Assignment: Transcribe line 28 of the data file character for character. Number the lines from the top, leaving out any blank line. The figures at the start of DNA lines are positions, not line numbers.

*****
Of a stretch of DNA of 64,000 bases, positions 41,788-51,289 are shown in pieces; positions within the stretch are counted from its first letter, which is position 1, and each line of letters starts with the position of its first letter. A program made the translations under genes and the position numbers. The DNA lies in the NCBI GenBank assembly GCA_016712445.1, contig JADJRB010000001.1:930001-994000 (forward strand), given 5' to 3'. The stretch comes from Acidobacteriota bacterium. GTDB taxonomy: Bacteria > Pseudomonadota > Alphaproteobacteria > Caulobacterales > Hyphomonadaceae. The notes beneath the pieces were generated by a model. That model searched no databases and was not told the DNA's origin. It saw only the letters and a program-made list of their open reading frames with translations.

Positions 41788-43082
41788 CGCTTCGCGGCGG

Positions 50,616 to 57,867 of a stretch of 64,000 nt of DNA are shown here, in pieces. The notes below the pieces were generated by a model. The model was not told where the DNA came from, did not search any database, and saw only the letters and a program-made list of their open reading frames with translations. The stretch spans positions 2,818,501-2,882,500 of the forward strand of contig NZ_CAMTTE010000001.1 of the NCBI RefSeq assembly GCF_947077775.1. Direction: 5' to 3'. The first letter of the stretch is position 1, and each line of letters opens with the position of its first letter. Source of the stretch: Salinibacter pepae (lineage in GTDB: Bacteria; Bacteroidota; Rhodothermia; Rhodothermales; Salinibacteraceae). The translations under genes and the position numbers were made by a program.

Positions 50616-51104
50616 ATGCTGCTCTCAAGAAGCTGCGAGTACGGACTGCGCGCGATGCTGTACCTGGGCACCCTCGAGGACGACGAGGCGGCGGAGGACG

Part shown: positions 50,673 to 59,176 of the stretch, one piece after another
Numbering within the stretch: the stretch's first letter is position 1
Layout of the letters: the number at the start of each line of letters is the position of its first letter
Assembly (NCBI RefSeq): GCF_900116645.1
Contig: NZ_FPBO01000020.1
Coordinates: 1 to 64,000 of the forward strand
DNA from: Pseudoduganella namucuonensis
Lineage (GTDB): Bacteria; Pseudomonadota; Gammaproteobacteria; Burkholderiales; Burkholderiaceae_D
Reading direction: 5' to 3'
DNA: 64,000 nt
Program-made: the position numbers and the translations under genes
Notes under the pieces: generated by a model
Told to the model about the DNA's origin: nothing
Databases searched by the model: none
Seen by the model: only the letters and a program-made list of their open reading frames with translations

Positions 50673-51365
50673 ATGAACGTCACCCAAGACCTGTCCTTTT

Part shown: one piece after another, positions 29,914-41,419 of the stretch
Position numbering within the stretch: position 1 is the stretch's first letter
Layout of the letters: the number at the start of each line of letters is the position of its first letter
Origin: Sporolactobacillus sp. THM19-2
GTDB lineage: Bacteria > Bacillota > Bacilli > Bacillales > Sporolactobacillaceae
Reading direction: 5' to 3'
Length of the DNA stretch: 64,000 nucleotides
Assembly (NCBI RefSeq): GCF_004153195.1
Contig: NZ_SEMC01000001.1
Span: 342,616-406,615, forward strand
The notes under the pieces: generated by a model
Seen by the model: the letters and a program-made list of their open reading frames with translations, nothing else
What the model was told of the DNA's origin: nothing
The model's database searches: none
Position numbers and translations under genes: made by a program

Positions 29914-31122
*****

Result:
GTDB lineage: Bacteria > Bacillota > Bacilli > Bacillales > Sporolactobacillaceae